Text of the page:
National Geographic : 2008 Jun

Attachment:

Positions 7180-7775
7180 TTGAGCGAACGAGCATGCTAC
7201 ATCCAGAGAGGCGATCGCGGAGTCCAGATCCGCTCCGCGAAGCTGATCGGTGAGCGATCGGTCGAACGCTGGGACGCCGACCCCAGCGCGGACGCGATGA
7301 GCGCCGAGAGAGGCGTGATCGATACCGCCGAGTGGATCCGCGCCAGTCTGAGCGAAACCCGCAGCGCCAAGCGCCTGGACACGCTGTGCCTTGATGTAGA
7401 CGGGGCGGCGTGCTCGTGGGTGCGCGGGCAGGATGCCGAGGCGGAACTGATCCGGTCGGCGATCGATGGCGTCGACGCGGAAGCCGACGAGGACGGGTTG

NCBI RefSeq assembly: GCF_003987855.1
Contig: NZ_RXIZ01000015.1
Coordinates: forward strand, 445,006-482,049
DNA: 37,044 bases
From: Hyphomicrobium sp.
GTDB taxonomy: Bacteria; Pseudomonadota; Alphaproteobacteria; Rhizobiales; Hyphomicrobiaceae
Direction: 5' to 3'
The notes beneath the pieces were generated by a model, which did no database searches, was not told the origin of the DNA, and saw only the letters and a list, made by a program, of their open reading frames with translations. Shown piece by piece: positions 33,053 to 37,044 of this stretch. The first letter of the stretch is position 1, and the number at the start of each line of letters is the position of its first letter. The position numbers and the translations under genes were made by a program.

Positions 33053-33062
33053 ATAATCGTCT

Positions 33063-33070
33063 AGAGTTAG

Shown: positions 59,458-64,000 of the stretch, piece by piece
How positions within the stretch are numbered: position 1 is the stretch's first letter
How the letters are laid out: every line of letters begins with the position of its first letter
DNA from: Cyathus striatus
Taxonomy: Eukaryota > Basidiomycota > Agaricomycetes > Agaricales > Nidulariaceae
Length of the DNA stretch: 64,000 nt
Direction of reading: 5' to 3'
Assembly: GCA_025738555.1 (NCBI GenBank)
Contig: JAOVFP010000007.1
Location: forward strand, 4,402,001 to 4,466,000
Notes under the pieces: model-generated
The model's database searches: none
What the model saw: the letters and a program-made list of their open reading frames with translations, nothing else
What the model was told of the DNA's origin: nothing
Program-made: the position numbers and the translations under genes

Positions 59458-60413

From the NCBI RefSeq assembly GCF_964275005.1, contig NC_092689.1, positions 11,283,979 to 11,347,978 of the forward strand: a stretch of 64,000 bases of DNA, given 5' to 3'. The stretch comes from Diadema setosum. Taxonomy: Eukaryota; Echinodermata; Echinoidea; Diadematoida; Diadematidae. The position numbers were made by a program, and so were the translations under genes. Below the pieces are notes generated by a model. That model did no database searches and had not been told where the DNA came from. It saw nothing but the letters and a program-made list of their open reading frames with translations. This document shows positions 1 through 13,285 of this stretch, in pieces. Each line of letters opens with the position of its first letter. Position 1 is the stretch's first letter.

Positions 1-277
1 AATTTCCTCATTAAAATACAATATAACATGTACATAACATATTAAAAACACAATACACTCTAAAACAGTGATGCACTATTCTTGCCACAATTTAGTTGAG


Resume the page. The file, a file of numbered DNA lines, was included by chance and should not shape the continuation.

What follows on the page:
STAGES OF STONEHENGE EARTHWORK ENCLOSURE A circular ditch-and-bank monument some 375 feet across was cut into the chalk of Salisbury Plain about 3000 B.C. This earthwork is the "henge" in Stonehenge, though most Neolithic henges were built with the ditch inside the bank. Timber posts may have stood in some of the 56 circular pits that lined the bank's inner edge. TIMBER MONUMENTS A distinct new phase took shape in the middle to late Neolithic period. Timber posts were erected in linear patterns near the northeast entrance and across the center toward the southern entrance. Cremation remains lead archaeologists to believe the site was being used as a cemetery. ENTER THE STONES Bluestones Circular or semicircular arrangements of stones probably appeared by 2500 B.C.,the earliest being pairs of four-ton bluestones (their color when wet) now known to have been brought about 250 miles from Wales. Also added: features called Station Stones, the Altar Stone, and the Heel Stone just outside the northeast entrance. Sarsen Circle Stonehenge gained its iconic shape with the creation of the 16-foot-high Sarsen Circle-30 worked stones topped by lintels. In a horseshoe configuration inside the circle towered five freestanding trilithons, each formed of two upright stones linked by a lintel. The tallest reached 25 feet. The chalk bank was recut, small circular earthworks were added, and a banked avenue ran nearly two miles to the River Avon. Later Refinements Bluestones that had been cast aside were repositioned as a circle and a horseshoe within the Sarsen Circle, and a double ring of pits was dug. By about 1500 B.C.Stonehenge was no longer maintained. ARTBYOLIVERUBERTI,NG STAFF.SOURCES:MIKEPARKER PEARSON,UNIVERSITYOFSHEFFIELD;SCIENCEAND STONEHENGE,BARRYCUNLIFFEAND COLINRENFREW,EDS.